At over 28.5 million, the population of Texas is the second largest in the U.S. and is expected to double by 2050. In response, existing healthcare is expanding rapidly. In 2017, eight out of the 25 largest employers in Texas were either hospitals or research facilities. Many healthcare providers are leading the way to create healthy communities by incorporating sustainability within their facilities and using nature to provide both healing opportunities to patients and vital habitat for Texas’ flora and fauna.Parkland Memorial Hospital in Dallas, one of the largest teaching hospitals in the nation, doesn’t seem a likely place to find eight acres of tranquil green spaces and a park-like wellness garden, but both are elements of the facility’s campus opened in 2015. Parkland Health & Hospital System’s main campus includes an acute care hospital licensed for 882 beds, outpatient specialty centers, a logistics building, parking garage with solar panels, and a central utility plant, all recipients of LEED Gold recognition and geared to serve residents of Dallas County. In addition, two of Parkland’s outpatient health centers feature special gardens for patients and staff to enjoy – a community garden with vegetables, herbs and pollinator plants at the Southeast Dallas Health Center and a pollinator garden at the deHaro Saldivar Health Center.
For people in stressful circumstances, exposure to green space can offer the peaceful environment needed to help facilitate the healing process.
The eight-acre campus—equivalent to six football fields—is comprised of tree-lined boulevards, flower-bordered pathways and an expansive, tranquil wellness garden outside the cafeteria and hospital lobby. No endlessly watered grass lawns here: all plants are native and drought-tolerant species, creating an estimated 60 percent reduction in water usage over a traditional landscape of the same size.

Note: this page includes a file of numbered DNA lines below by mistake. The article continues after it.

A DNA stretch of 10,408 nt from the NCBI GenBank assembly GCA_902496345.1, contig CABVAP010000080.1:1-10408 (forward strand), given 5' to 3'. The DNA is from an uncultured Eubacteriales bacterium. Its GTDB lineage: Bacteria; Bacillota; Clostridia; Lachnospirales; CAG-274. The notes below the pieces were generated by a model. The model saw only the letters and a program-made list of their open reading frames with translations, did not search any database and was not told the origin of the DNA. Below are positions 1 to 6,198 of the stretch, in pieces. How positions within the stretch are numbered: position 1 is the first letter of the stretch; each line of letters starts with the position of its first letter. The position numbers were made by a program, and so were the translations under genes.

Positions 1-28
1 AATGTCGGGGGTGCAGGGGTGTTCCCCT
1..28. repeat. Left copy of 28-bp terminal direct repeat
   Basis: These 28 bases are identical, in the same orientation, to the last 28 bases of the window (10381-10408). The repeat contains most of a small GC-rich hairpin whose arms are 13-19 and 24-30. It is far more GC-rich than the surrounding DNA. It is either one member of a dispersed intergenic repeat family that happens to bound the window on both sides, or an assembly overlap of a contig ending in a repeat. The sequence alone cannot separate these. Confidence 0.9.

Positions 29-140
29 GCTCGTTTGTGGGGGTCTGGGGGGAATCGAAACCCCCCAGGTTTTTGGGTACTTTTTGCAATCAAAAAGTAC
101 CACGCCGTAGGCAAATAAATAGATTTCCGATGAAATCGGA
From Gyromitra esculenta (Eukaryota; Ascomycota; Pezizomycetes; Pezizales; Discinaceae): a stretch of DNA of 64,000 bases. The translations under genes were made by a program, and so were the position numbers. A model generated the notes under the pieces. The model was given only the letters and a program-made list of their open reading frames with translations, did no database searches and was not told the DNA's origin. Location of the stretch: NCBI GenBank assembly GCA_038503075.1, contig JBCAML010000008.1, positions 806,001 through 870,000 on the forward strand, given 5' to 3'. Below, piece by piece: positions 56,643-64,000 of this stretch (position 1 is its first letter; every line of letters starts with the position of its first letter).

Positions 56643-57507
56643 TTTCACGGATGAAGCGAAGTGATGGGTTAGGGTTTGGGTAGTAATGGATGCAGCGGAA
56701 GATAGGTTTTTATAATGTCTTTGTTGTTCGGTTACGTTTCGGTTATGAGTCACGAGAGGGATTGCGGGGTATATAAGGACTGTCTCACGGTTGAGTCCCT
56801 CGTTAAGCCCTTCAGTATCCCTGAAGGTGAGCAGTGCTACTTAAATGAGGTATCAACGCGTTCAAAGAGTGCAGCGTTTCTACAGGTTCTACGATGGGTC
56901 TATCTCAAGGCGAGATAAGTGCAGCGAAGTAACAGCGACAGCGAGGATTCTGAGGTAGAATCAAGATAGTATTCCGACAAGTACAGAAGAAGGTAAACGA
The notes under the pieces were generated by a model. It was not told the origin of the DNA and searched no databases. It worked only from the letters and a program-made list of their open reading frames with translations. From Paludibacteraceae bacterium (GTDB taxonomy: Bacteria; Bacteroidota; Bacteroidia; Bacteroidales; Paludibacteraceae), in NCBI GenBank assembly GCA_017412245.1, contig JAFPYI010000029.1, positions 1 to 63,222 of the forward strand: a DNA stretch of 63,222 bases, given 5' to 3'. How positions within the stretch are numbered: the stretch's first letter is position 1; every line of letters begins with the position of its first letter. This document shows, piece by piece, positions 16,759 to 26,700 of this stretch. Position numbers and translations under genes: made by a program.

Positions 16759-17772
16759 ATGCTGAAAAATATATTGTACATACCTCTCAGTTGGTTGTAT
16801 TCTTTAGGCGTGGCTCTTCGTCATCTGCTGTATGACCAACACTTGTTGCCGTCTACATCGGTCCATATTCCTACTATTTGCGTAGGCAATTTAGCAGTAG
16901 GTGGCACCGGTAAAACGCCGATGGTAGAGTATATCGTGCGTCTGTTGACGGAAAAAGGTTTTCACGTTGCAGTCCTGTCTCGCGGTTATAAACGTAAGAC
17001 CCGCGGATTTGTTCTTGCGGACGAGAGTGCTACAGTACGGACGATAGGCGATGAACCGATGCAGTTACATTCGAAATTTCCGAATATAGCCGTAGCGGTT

Parkland’s community garden located at one of its outpatient health centers in southeast Dallas County was established with the assistance of a grant provided by USDA’s Natural Resources Conservation Service. The fresh produce from the garden is distribution to eligible patients and their households on a weekly basis. The community garden also promotes land conservation through organic gardening practices, while colorful pollinator plans add beauty and sustainability, providing a valuable resource for patients, their families and the community.
In 2012, Parkland established a sustainability team, switching its conservation approach from being regulatory or economically-based to one that is more proactive. The team is tasked with creating, implementing, maintaining and expanding Parkland’s sustainability programs throughout the organization.
“The focus of Parkland’s sustainability program started out as an effort to increase recycling rates,” says Miranda Skaaning, manager of Facilities Business & Sustainability at Parkland. “It has now evolved to include initiatives centered on energy conservation, green building standards and land conservation, among others. One of our main themes during the renovation was to ‘put the park back in Parkland.’ We hope to continue to be on the forefront of sustainability and conservation practices.”